Offering an eclectic mix of indie rock and electronic music, the two-day festival lured several thousand to the former airport famous for its decisive role in the Berlin Airlift in the early days of the Cold War.
Pulp frontman Cocker put in a solid set on Saturday night, but much speculation surrounded the performance of the notoriously unreliable Doherty, who has struggled with drug addiction over the years.
But he turned up on Friday night and his slightly pudgy appearance hinted that he might be staying off the smack. He also put in a rousing acoustic set without a backing band.
Other highlights included local favourites Bonaparte, who have become famous for their riotous stage performances, Berlin-based Canadian trash-rock queen Peaches, and the Hamburg-based electronic duo Digitalism.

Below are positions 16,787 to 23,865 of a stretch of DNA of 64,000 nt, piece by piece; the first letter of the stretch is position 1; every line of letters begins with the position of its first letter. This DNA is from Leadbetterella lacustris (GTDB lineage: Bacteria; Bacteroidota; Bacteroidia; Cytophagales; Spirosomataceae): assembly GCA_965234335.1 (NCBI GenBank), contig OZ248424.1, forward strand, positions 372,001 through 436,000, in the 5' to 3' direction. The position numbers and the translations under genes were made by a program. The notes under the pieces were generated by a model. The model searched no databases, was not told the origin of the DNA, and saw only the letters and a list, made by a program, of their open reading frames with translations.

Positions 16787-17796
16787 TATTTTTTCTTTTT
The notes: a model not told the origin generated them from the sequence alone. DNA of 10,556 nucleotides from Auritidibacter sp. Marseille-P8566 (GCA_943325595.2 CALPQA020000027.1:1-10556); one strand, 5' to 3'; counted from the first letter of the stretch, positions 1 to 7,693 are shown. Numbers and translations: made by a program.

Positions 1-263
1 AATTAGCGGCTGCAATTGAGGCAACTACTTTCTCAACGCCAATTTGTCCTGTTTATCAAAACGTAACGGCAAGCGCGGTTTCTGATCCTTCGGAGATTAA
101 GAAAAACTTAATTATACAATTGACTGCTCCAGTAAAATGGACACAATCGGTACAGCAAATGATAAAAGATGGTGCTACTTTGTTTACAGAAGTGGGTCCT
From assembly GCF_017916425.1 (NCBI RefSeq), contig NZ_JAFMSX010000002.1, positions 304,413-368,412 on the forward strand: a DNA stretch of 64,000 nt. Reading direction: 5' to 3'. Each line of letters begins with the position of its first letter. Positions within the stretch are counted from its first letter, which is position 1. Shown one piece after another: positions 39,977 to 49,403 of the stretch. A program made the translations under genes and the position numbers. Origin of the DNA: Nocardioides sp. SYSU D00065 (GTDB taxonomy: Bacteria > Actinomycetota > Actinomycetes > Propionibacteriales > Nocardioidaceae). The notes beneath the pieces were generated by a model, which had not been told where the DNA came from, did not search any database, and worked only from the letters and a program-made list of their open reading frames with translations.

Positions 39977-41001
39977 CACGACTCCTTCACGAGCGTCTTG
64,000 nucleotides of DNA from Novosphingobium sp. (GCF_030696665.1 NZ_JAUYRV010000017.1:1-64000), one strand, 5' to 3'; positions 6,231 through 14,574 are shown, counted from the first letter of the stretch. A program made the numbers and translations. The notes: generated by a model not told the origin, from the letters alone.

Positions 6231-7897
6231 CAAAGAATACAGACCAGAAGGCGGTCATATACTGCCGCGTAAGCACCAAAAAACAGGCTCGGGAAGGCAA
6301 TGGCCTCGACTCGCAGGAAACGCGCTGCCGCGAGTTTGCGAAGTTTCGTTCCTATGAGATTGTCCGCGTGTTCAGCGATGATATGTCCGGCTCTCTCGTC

The setting at Tempelhof was impressive, but ultimately the festival failed to make the most of the unique location.
Due to noise regulations the main stage had to be moved into one of the airport’s large hangars, which meant much of the music got lost in an echoey mushy mix. That was unfortunately unkind to Zoot Woman’s already reverb heavy tracks and other artists eschewing a rawer sound.
The massive green space around the landing strip also could have provided ample camping grounds for the festival goers, but the tarmac was fenced off just past the main terminal. Still, the Berlin Festival’s first time at Tempelhof hinted at potential for what could become a regular residency.